Written by Barbara Amaya with Holly Austin Gibbs
Photography by Shanna Parker
After we had been married for a few years, Jose and I got serious about starting a family. I had never been pregnant before, and, until Jose, I honestly hadn’t given the idea much thought, other than being grateful that I had never become pregnant as a child. I was 12 years old when I first came under the control of Moses, a brutal sex trafficker. I was trafficked for commercial sex by this man for over a decade on the streets of Washington, D.C., and New York City.
During that time, I had heard horrible stories of other girls who had become pregnant and searched out ways to have abortions on their own, so great was their fear of what would happen to the baby if it ended up in the hands of their pimp. I knew one girl whose four-month-old child was already being abused by the man who controlled her. A baby wasn’t something I had ever expected or wanted to have in my future. But, after I was married, I felt differently. Having a baby seemed to be part of the “square life”, and I wanted that for us.
Jose and I tried to get pregnant for quite a while, but without success. With the added pressure of his mother asking for a grandchild, I decided to visit my doctor to ask some questions of my own. “It seems that you have some scar tissue that could be blocking your fallopian tubes,” my doctor told me after the examination. “There is also severe scar tissue in the vagina.” My doctor was compassionate as he explained the findings to me. Unfortunately, conversations like this are far too common among sex trafficking survivors and their medical providers.
In the 1990s, the Centers for Disease Control and Prevention (CDC) and Kaiser Permanente partnered to conduct the “Adverse Childhood Experiences (ACE) Study”, one of the largest investigations of childhood abuse and later-life health and well-being. The original ACE Study was conducted at Kaiser Permanente from 1995 to 1997. Over 17,000 Health Maintenance Organization (HMO) members received physical exams and completed surveys regarding ACEs and their current health status and behaviors. This research team continues ongoing surveillance of ACEs by continuing to assess the medical status and behaviors of study participants.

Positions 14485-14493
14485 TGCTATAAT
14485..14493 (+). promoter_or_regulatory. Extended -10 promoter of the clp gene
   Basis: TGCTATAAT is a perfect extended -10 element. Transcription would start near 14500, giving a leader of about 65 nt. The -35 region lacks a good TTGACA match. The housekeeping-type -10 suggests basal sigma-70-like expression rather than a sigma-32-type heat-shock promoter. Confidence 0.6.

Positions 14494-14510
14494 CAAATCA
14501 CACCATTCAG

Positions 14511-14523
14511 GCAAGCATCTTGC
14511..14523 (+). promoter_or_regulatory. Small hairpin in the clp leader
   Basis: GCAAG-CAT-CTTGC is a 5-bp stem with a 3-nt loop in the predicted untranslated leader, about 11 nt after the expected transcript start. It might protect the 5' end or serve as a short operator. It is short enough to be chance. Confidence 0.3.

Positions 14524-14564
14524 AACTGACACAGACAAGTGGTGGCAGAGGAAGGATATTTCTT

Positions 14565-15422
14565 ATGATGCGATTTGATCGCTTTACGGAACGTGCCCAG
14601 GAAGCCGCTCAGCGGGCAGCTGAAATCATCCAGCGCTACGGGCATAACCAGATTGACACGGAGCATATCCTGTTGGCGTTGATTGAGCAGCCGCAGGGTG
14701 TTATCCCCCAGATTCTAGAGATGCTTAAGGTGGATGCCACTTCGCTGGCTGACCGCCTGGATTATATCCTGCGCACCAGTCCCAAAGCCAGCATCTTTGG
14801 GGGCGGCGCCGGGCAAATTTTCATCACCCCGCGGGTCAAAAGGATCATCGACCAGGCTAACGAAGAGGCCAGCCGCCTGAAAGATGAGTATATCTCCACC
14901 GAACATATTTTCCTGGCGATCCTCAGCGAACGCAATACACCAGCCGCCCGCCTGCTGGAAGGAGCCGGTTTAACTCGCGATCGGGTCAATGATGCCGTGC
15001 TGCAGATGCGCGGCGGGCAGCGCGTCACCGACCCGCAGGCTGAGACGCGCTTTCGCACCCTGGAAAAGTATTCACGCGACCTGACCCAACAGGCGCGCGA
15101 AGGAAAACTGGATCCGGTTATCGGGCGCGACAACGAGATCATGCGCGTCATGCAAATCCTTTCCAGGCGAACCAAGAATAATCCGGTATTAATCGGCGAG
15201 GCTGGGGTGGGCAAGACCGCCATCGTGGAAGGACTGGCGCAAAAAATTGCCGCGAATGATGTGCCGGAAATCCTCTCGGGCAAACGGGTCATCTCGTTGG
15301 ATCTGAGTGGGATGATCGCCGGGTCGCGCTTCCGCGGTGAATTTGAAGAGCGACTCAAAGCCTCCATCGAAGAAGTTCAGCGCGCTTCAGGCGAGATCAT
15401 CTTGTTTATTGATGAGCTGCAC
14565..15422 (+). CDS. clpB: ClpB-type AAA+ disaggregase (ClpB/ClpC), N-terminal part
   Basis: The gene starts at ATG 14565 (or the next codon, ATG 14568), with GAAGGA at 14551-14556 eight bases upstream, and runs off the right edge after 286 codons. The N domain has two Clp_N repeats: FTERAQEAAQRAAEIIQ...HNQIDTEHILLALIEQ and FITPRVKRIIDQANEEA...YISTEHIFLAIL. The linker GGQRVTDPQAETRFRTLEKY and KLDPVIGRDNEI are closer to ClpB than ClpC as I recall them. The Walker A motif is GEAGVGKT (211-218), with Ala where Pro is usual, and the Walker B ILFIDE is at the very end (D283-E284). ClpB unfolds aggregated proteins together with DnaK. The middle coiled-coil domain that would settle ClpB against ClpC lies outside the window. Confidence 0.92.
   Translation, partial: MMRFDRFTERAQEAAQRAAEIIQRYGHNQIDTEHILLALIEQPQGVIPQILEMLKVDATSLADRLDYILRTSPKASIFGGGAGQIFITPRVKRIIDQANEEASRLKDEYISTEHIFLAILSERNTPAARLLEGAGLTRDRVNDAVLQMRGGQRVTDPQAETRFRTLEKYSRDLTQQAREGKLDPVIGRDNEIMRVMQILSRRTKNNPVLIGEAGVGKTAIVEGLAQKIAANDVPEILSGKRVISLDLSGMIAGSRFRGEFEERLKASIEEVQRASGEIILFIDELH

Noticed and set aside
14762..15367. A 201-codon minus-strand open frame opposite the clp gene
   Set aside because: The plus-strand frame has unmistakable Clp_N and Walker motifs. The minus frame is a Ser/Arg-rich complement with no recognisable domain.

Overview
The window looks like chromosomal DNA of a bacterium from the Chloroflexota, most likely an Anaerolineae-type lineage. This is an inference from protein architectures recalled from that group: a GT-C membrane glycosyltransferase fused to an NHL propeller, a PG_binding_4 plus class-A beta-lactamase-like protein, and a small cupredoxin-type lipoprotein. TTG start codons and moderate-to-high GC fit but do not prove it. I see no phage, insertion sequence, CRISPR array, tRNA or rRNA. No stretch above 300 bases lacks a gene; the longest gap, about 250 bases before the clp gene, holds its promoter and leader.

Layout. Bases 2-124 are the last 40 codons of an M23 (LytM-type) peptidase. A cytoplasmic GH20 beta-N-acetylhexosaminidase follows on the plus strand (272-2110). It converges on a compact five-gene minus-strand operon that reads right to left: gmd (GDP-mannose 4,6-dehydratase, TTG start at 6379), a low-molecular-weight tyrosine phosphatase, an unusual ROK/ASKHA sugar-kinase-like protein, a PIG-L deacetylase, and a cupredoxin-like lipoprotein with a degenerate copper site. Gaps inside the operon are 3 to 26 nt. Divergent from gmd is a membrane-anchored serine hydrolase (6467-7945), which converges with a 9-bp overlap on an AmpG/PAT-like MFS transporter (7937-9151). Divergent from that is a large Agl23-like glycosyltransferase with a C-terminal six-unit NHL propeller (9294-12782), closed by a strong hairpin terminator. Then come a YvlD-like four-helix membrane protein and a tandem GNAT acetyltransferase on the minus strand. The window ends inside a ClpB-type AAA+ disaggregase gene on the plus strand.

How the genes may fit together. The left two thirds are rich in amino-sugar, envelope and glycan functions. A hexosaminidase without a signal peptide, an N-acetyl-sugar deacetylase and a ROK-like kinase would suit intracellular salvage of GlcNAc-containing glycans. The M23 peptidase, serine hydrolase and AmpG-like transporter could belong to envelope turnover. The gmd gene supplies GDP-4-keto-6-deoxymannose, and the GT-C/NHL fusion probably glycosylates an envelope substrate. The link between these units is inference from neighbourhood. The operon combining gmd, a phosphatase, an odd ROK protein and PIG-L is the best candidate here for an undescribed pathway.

ACEs were described in the study as child abuse (e.g., emotional, physical, or sexual abuse), child neglect (e.g., emotional or physical neglect), and other household challenges (e.g., mother treated violently, substance abuse in the household, mental illness in the household, parental separation or divorce, and/or a household member had been sent to prison).
The three major findings of this study are as follows:
- ACEs are common across all populations. Almost two-thirds of the study participants reported at least one ACE, and more than one in five reported three or more ACEs.
- Some populations are more vulnerable to experiencing ACEs because of the social and economic conditions in which they live, learn, work, and play.
- The ACE score is the total sum of the different categories of ACEs reported by participants. Study findings show a “graded dose-response relationship” between ACEs and negative health and well-being outcomes. In other words, as the number of ACEs increases so does the risk for negative outcomes.
See the CDC figure for examples of the lasting effects of ACEs. Subsequent studies continue to reveal a relationship between trauma, especially trauma experienced in childhood, and other negative outcomes such as autoimmune diseases and diabetes. For an exhaustive list of negative outcomes, the CDC includes links to selected journal publications.
As a survivor of child sex trafficking, I have been diagnosed with post-traumatic stress disorder (PTSD), heart disease, multiple cancers, and an autoimmune disease, as well as infertility and spinal stenosis. The trauma of enduring multiple rapes for over a decade of my young life caused vaginal scar tissue, damage to my fallopian tubes, and, ultimately, infertility.
Trauma isn’t just “all in the mind” – it leaves a direct physical imprint on the physical body.